Associacao dos Moradores de Prainha do Canto Verde
62.840-000 Beberibe, Ceara, Brazil
This article is based on the documents ‘Land Tenure: One of Brazil’s Problems.
The Threat to the Fishing Village of Prainha do Canto Verde’ (http://www.fortalnet.com.br/~fishnet)
and ‘ToDO 99 Contest Socially Responsible Tourism Award Winner: Tourism
Project by the Village Community of Prainha Do Canto Verde’(http://www.studienkreis.org), as well
as personal communications with Rene Schaerer working with the local
NGO ‘Instituto Terramar’. For more information, visit website http://www.fortalnet.com.br/~fishnet
or contact Rene Schaerer, email: firstname.lastname@example.org.
TATAJUBA THREATENED BY MEGA-'ECOTOURISM' PROJECT
The small village of Tatajuba is located 390 km from Fortaleza in the
Northeast of Brazil and is surrounded by wonderful beaches, which have
been selected as part of the world’s top ten beach sites by the Washington
Post. As opposed to the internationally known resort Jericoacoara that
also lies on that famous coastline, Tatajuba is still practically unspoiled.
This extraordinary nature site and the life of Tatajuba’s roughly 700
inhabitants is now being threatened by the real estate agency Vitoria
Regia Empreendimentos Imobiliarios Ltda. that, using the euphemistic label
of ‘ecotourism’, has illegally taken possession of the grounds.
The 150 families make their living mainly from small-scale fisheries,
agriculture and animal production. The surroundings are characterized
by drifting dunes, mangrove forests and lagoons whose waters seasonally
mingle with the sea. Since the 19th century, the local population
lives in harmony with this ecosystem, which apart from being exceptionally
beautiful is also extremely fragile, and has a limited carrying capacity.
Under the name of Condado Ecologico de Tatajuba the company Vitoria Regia
Empreendimentos Imobiliarios Ltda., registered in Rio de Janeiro, is planning
a gigantic tourism project. Trying not to be noticed by the public in
1993, the company secretly registered a property of 5.275 ha in the local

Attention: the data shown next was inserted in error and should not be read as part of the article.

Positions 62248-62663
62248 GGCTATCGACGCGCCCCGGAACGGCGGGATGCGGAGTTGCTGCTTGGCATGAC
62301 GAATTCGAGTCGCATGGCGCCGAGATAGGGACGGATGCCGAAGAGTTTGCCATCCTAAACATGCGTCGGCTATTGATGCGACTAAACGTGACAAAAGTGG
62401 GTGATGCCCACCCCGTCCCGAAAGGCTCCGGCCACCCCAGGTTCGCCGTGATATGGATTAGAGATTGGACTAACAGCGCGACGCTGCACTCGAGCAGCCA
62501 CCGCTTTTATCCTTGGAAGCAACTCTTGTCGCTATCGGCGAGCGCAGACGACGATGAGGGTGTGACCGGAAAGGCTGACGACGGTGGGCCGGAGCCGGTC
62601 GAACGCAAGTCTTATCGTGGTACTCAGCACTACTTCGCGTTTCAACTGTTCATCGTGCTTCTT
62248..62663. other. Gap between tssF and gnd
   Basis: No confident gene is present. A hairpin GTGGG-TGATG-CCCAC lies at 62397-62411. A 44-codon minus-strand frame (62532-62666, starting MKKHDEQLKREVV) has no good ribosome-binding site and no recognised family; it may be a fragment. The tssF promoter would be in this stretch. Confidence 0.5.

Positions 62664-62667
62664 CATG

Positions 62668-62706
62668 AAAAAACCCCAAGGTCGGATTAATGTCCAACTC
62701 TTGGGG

land registry and it was only in April of 2001 that he village community
found out about it. Although living right in the middle of that property
since several generations, the community has not officially been notified
of the planned tourism project. In addition to that, by Brazilian law
the land is state property and is considered as to be “permanently preserved”.
The village community is now outraged about the possibility of being driven
out of their lands and being exploited as cheap labor. In order to weaken
the community the company’s agents threaten the villagers or try to deceive
them with cheap promises of a better future.
In the name of the population of Tatajuba and in protection of a unique
coastal ecosystem we hereby call for your solidarity against unscrupulous
investors that try to make profits using labels such as “development”
and “ecotourism”. In order to prevent these investors to start their destructive
construction activities, we ask you to join in this campaign by sending
emails to the appropriate authorities (sample letters in Portuguese are
posted on website http://www.geocities.com/novatatajuba):
State Secretaries Office, Secretary of Tourism, State Authority for Environment,
Institute for Agrarian Development
email@example.com, firstname.lastname@example.org, email@example.com, firstname.lastname@example.org, email@example.com,
Brazilian Institute of Environment
Authors of this email campaign:
Forum for Coastal Preservation in Ceara - Network of the NGOs, Associations
and Peoples Organizations of Ceara’s Coastline, Scientists and Citizens
engaged for Sustainable Development
, website: http://www.geocities.com/novatatajuba
* INSTITUTO TERRAMAR;
* AQUASYS - ASSOCIACAO DE PESQUISA E PRESERVACAO DOS AMBIENTES AQUATICOS;
* CETRA - CENTRO DE ASSESSORIA E ESTUDOS SOBRE O TRABALHADOR;
* IMOPEC - INSITUTO DA MEMORIA DO POVO CEARENSE;
* CIPAT - COOPERATIVA INTERDISCIPLINAR DE PESQUISA E ASSESSORIA TECNICA
* COOPERH - COOPERATIVA DE RECURSOS HUMANOS;
* INSTITUTO AMBIENTAL;
* AGB - ASSOCIACAO DE GE?GRAFOS DO BRASIL;
* FORUM DOS PESCADORES DO LITORAL LESTE;
* FORUM DOS PESCADORES DO LITORAL OESTE;
* CONSELHO PASTORAL DA PESCA;
* SINDICATO DOS PESCADORES.